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May 19th, 2009

Bird lover articles

Newspaper unknown; June 2005

TRAGIC bird lover Marc Llewellyn Jones, who was repeatedly taken to court because of his passion, had leaped to his death from a suspension bridge, an inquest heard.

Forty-seven-year-old Mr Jones, a translator of Tan y Foel, Bethesda, was found dead in the Menai Strait last June.

His body was recovered by Beaumaris inshore lifeboat.

Police discovered a note taped to a sofa at his home.

Coroner Dewi Pritchard-Jones said at Caernarfon: "I don't propose to read it all out but it starts off with 'I can't face the future any more and I've gone to jump off Menai Bridge'."

A suicide verdict was recorded.

Pathologist Dr Mark Lord said death would have been instantaneous.

Mr Jones was on conditional bail after denying harassment and common assault charges.

He had allegedly been abusive towards RSPBn staff and a police wildlife sergeant, and was banned from going within a mile of a breeding site for two rare ospreys near Porthmadog or any RSPB-managed site for breeding protected birds.

Mr Jones was critical of security around the nest and claimed to have carried out a commando-style night-time reconnaissance.

He accepted being obsessed with birds and stopping egg collectors.

He had been taken to court four times but prosecutions against him were dismissed.

In 2003 he was cleared of intentionally disturbing Wales's only colony of little terns near Prestatyn.

He was described as "gentle and knowledgeable" by his solicitor following his death.

Recording his verdict, the coroner said: "There's no legal requirement on a coroner to go into the question of motive.

"I don't believe, in general, that a public inquest is the proper place to go into questions of why people do this."

Bangor & Anglesey Mail, June 29th, 2005

A BODY found in the sea was that of "a gentle and knowledgeable" twitcher whose love of birds and wish to protect them landed him in court.

Marc Llewellyn Jones, 47, a translator and former RSPB warden, of Bethesda, was on bail with a condition that he didn't go within a mile of a rare ospreys' breeding site near Porthmadog.

In an adjournment case at Pwllheli court he'd denied harassment and common assault after allegedly becoming abusive towards RSPB staff and a police wildlife sergeant.

Mr Jones was critical of security there and claimed to have carried out a commando-style reconnaissance in the middle of the night. He said he'd thrown an apple at a caravan where security guards were based and left a note on a shed, but that no-one knew he'd been there.

"I'm obsessed with birds - and with stopping egg collectors," he explained.

In 2003 he was cleared of intentionally disturbing Wales' only colony of little terns at an RSPB-managed site at Gronant near Prestatyn. The security of this site had again become a passion for him in the last few weeks.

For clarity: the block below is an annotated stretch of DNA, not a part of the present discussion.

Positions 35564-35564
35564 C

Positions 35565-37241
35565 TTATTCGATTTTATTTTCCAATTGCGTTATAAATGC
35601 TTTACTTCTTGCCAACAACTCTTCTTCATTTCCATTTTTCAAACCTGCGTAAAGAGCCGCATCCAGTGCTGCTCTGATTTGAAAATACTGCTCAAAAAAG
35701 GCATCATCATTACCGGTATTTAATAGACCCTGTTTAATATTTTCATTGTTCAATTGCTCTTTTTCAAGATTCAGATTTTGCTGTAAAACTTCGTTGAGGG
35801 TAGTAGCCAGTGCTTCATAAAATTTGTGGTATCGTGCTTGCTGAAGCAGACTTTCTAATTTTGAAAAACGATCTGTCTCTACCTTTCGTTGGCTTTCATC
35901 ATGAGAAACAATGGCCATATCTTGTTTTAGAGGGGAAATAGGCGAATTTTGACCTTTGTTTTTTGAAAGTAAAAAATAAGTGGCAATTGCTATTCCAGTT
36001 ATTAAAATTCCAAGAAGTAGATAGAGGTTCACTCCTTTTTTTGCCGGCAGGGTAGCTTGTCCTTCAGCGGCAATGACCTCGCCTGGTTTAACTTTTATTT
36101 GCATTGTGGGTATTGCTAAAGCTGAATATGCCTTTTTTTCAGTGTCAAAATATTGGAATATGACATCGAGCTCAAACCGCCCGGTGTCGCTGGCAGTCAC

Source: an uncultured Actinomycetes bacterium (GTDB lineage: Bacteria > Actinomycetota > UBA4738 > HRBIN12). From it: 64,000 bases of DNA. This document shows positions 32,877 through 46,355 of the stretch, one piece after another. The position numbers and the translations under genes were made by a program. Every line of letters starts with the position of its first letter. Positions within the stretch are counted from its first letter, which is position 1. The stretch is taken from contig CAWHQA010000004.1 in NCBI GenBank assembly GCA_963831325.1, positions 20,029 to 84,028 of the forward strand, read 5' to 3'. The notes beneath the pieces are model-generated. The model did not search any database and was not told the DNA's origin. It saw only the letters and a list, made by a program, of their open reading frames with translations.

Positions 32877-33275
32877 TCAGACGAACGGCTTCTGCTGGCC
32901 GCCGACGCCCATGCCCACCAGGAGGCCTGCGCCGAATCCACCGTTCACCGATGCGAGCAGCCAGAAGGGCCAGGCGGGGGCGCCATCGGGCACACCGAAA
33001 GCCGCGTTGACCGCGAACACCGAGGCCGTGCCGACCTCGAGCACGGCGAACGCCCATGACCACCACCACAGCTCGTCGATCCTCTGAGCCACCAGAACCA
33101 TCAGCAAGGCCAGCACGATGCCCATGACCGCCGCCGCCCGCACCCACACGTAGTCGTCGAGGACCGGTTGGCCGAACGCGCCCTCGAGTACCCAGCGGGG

An inquest had been opened and adjourned on Mr Jones, whose body was spotted in the Menai Strait last week - ironically not far from a bird sanctuary on the mainland near Bangor. It was brought ashore by Beaumaris inshore lifeboat

He'd been prosecuted by the RSPB four times, including the recent case - but three times the charges were dismissed and recently a county court judge refused an injunction against Mr Jones.

His solicitor, Elen Parry, said: "I'm extremely sad and very distressed. Marc was a knowledgeable, gentle and interesting man whose motivation was always the birds. He knew everything there was to know about them."

An RSPB spokesman said: "We are shocked and saddened. It's very unfortunate."


Driver fined after cow escaped on motorway

Bangor & Anglesey Mail, March 16th, 2005

A lorry driver from North Wales has been fined £1,000 following an incident in which a cow escaped on the M60 at Whitefield.

Robin Glyn Williams, of Anglesey, appeared at Bury Magistrates' Court last Thursday, March 10,and admitted two charges under the Welfare of Animals (Transport) Order 1997 and the Animal Health Act 1981.

James PArry, prosecuting for Bury Council, said Williams, 28, was driving his Scania animal transporter on the motorway on July 7 last year when the cow escaped, making its way onto Whitefield Golf Course via Beech Avenue and Laburnum Avenue.

It eventually reached the playing fields at Phillip's High School where it had to be shot by police because of its distress.

After investigations by council environmental health officers, Williams admitted failing to transport the animal in an escape-proof vehicle and of not being able to produce a required animal transport certificate for the journey between Anglesey and York. He was fined £500 for each offence and ordered to pay a total of £1,218 costs to the council.

Magistrates were told that Williams was of good character running his own business and carrying animals more than 30,000 miles a year. He had described the incident as a million-to-one but it had left him traumatised and very, very upset. He was in the habit of completing certificates on his return from a trip but had never denied being in the wrong.

Magistrates gave Williams credit for his early admission.